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Gardening visions dashed by gumbo

Each spring, I again succumb to the siren call of the garden centers, seduced by flat after flat of colorful petunias, marigolds, impatiens, periwinkles, and other flowers; basil, parsley, chives, and assorted herbs; and tomatoes of many varieties.

Like a kid who's been given $20 and turned loose in a candy store, I want it all. After a cold, dreary winter, visions of a junior-sized Bellingrath Gardens dance in my head. A few dozen of this, several flats of that, and a veritable rainbow of flowers and a cornucopia of herbs and tomatoes will burst forth on my piddly in-town lot. A miniature Garden of Eden!

Then, like a hot shower that suddenly turns icy, reality sets in, I glumly pick up two or three six-packs of the few plants I know from two-plus decades of experience may have a passing chance of survival in the “gumbo” clay that comprises my yard, and prepare for the annual struggle with what is without a doubt some of the worst soil on the face of the planet.

When I moved to the Delta to join Farm Press, it was with visions of my gardening horizons expanding exponentially. Lush, fertile land, built up over millennia by the Mighty Mississippi — stick a plant in the ground, step back, and watch it grow. Yeah, right.

When saturated from winter/spring rains, the gumbo clay becomes a gooey, gummy, clumpy mess. In summer heat, when it dries out, giant cracks appear that resemble some madman's patchwork puzzle. My concrete driveway is so broken up from the constant bucking and sinking that our parked cars sit constantly askew, leading me many times to check to see if tires are flat. In the hills of northeast Mississippi where I grew up, we had red clay soils, but at least they were lightened somewhat by sand and rock particles (and after nearly 30 years of seeing black Delta soils, the red clay of my childhood now looks strange).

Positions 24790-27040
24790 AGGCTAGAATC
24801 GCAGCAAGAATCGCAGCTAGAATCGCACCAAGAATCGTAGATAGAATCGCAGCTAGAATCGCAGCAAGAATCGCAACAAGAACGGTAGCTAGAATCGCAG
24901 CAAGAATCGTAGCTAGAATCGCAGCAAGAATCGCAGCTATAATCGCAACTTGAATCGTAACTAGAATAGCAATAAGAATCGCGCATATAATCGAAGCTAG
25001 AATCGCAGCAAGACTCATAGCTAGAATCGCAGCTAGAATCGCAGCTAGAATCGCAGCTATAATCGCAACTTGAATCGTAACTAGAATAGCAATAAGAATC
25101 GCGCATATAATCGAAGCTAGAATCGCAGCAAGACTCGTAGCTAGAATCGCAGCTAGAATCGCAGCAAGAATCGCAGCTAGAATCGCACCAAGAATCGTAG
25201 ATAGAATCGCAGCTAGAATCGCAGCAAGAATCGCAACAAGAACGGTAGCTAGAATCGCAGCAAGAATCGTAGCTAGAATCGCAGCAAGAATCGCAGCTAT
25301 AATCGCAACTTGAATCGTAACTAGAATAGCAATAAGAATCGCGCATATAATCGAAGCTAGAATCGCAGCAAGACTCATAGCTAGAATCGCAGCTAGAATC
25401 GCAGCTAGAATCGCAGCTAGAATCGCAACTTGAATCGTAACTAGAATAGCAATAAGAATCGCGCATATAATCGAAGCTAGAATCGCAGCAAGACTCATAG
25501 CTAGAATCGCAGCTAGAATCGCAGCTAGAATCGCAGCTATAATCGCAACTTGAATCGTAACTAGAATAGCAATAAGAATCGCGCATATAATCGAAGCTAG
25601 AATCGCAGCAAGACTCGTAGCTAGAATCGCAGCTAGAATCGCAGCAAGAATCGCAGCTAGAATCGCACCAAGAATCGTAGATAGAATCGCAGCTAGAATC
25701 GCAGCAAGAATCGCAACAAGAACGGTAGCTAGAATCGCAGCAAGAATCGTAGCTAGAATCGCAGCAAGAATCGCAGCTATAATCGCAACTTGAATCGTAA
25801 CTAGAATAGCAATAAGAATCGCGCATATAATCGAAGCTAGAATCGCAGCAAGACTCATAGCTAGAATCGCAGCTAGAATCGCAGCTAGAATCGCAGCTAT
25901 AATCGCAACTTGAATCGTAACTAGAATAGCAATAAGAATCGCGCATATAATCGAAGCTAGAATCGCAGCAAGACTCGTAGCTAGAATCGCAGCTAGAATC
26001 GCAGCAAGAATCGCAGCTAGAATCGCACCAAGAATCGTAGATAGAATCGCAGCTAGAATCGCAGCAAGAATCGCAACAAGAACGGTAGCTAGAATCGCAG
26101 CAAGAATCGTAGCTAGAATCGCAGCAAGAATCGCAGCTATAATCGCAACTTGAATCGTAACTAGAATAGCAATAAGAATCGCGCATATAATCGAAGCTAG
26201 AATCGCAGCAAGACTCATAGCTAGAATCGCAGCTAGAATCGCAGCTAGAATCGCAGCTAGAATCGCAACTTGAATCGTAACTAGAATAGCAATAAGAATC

I am told the lot on which my house sits was once part of an old slough. As if to rub salt into my wounds, neighbors on either side have decent soil. Their lawns and shrubs and flowers thrive. Mine vie for Disaster of the Year award.

The only things I can reliably count on to grow are monkeygrass, which I think would survive if tossed into the middle of an interstate highway; wild purslane, which will be flourishing when man has vanished from the earth; poison ivy, which pops up everywhere and left to its own devices will quickly cover fences, trees, or whatever allows it a toehold; and pine trees, the weeds of the tree kingdom (everyone plants ’em because they grow rapidly, and then regrets it ever after).

Several years ago, when I was paying a tree cutter an arm and a leg to whack down several of the pine-weeds ravaged by the Ice Storm of the Century, I was bemoaning the accursed gumbo soil, and he sagely advised: “Lime. That'll mellow it up.” Hardy, har, har. After a few seasons of dumping lime, the gumbo was as gummy as ever. About the only difference I could see was that, mysteriously, cedar seedlings began sprouting everywhere (cedars love limey soils), presumably from seeds dropped by birds.

And slugs. Those slimy, disgusting critters love to live and multiply under the clods of gumbo clay, whence they come out in battalions at night to chew down those yummy garden center plants. Hostas? Love ’em. Marigolds? Chew ’em right to the ground. Tomatoes? Yum, yum.

There are farmers, I know, who manage to produce crops on these heavy clay soils, mostly rice. My hat is off to them, and each year when I go through this exercise in gardening futility, I appreciate anew the hardiness of the people who settled the Delta, tamed it, and made it an agricultural wonder.


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